Data Hub background image
Data Hub background image

Data Hub

About the Data Hub

Hematology encompasses a wide variety of diseases, many of which are rare. For rare diseases especially, it is difficult to bring together a critical mass of data, as the patient populations are small, and their information is stored in locations around the world. Questions about the populations, the natural history of disease at the individual patient level, practice patterns, and the quality of care are often left unanswered.  

Recognizing that this limitation inhibits the pace of discovery, the American Society of Hematology (ASH) invested in the creation of the ASH Research Collaborative (ASH RC) Data Hub to facilitate the sharing of data on hematologic conditions in support of scientific inquiry and discovery. ASH is uniquely positioned as a trusted convener to collaborate with different stakeholders to grow the data in the Data Hub and provide access to researchers and clinicians working to conquer blood diseases.

The Data Hub is able to ingest a wide variety of data (e.g., clinical and laboratory data, genomic or molecular correlates, patient reported outcomes, aggregated population data) from disparate sources (e.g., inpatient and outpatient clinical sites, industry or government datasets, other registries, U.S. or international, directly from patients) and can accommodate data in different formats (e.g., structured electronic health record data, trial datasets, patient-reported instruments, manual chart abstraction, legacy dataset import). Both retrospective and prospective data are supported. What is ultimately collected will vary from disease to disease, depending on what is available and what is prioritized for a given condition. Existing data sources in hematology tend to be narrow in scope and do not offer this flexibility.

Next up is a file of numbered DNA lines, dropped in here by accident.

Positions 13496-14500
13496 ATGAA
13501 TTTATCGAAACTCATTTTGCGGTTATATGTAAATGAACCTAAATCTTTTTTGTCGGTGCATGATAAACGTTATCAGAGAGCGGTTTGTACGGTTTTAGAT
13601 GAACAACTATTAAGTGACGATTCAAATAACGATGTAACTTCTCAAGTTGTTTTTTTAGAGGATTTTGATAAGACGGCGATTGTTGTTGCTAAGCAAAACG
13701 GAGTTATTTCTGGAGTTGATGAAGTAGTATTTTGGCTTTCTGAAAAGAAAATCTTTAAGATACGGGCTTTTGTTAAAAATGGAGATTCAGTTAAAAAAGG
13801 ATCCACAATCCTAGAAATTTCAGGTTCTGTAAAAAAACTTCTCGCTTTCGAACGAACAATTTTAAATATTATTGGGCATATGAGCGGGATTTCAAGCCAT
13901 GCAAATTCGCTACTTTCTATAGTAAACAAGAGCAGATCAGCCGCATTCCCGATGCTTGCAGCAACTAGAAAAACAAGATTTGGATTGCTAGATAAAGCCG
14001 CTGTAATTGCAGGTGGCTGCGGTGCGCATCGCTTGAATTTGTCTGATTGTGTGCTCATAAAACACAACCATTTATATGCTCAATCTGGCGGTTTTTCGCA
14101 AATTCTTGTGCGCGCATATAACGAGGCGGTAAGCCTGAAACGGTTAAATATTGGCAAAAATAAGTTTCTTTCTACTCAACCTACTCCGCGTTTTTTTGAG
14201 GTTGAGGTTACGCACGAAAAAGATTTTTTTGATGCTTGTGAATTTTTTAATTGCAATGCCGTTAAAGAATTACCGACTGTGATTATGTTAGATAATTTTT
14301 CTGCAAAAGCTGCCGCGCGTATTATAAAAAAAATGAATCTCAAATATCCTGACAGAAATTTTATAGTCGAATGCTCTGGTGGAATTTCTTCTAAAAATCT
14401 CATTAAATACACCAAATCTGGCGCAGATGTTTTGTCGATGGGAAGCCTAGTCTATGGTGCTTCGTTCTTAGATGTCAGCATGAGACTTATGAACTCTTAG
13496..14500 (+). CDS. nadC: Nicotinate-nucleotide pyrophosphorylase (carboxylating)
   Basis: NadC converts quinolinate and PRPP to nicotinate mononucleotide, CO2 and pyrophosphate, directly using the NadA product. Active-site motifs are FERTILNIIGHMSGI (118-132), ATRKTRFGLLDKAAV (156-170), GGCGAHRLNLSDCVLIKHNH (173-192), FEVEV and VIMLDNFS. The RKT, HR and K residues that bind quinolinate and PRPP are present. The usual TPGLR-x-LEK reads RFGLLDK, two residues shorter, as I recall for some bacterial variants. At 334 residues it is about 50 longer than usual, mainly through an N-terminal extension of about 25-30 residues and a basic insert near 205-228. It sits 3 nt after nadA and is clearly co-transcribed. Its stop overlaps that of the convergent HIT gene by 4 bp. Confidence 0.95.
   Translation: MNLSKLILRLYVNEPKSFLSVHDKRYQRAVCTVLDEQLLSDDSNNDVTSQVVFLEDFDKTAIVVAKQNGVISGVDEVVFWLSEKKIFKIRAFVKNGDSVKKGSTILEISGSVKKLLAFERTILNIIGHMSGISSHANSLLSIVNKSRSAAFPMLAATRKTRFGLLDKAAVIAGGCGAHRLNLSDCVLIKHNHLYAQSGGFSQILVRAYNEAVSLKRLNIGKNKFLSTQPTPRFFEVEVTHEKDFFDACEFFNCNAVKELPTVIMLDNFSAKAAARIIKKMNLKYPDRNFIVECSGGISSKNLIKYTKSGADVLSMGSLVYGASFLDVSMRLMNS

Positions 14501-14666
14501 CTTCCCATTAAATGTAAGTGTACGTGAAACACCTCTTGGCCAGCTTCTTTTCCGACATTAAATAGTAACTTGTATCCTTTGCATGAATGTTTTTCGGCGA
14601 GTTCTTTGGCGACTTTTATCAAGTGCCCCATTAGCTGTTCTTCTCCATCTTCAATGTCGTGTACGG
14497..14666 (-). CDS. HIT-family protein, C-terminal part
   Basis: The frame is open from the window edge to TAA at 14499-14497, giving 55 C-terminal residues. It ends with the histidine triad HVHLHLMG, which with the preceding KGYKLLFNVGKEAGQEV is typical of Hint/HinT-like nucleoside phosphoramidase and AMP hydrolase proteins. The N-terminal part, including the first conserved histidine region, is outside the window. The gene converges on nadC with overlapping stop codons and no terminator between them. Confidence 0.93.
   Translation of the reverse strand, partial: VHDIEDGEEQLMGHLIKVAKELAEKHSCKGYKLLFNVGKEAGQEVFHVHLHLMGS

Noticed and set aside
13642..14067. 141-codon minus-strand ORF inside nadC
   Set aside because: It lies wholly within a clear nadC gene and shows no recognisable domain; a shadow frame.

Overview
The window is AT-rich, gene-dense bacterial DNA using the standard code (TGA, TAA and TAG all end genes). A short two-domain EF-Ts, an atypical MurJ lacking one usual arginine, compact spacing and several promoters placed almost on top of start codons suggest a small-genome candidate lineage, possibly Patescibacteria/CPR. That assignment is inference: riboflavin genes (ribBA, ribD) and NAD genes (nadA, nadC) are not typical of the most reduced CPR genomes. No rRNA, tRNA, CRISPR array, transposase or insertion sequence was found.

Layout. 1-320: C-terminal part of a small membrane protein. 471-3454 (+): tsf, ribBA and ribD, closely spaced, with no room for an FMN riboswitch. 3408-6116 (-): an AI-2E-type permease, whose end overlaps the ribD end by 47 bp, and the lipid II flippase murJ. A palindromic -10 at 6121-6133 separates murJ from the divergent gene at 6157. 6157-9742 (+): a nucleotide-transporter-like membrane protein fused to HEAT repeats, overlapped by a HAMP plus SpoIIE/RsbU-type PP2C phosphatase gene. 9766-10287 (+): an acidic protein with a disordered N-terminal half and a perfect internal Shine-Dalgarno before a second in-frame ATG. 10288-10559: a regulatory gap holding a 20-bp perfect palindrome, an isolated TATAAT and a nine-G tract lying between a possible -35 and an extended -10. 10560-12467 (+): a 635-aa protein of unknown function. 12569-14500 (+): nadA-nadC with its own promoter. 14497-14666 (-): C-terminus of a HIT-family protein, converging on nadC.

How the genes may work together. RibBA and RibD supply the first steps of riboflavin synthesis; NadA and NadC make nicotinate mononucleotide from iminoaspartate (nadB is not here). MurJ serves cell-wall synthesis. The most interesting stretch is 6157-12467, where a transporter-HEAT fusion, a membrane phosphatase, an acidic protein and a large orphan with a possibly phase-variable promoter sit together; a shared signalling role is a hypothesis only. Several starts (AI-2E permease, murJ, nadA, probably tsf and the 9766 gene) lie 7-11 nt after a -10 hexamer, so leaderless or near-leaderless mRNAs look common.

The Data Hub uses state-of-the-art technology so that data collection can be automated wherever possible (to minimize burden associated with data submission); can scale up (in the type of data captured, adding new diseases); and can readily draw from the data it contains to answer research questions (e.g. through data exploration, advanced querying, and integration with tools for graphically displaying data).

Access to and analysis of the data housed in the Data Hub will be governed by policy and overseen by project leadership. Initially, clinical researchers and industry are expected to submit proposals for data access. As the resource grows, bioinformaticians and clinicians are also anticipated to have an interest in accessing Data Hub data. 

Hematology encompasses both malignant and non-malignant diseases; accordingly, the initial focus areas of the Data Hub, multiple myeloma and sickle cell disease, are representative of these two domains. It is anticipated that additional diseases will be added in the future.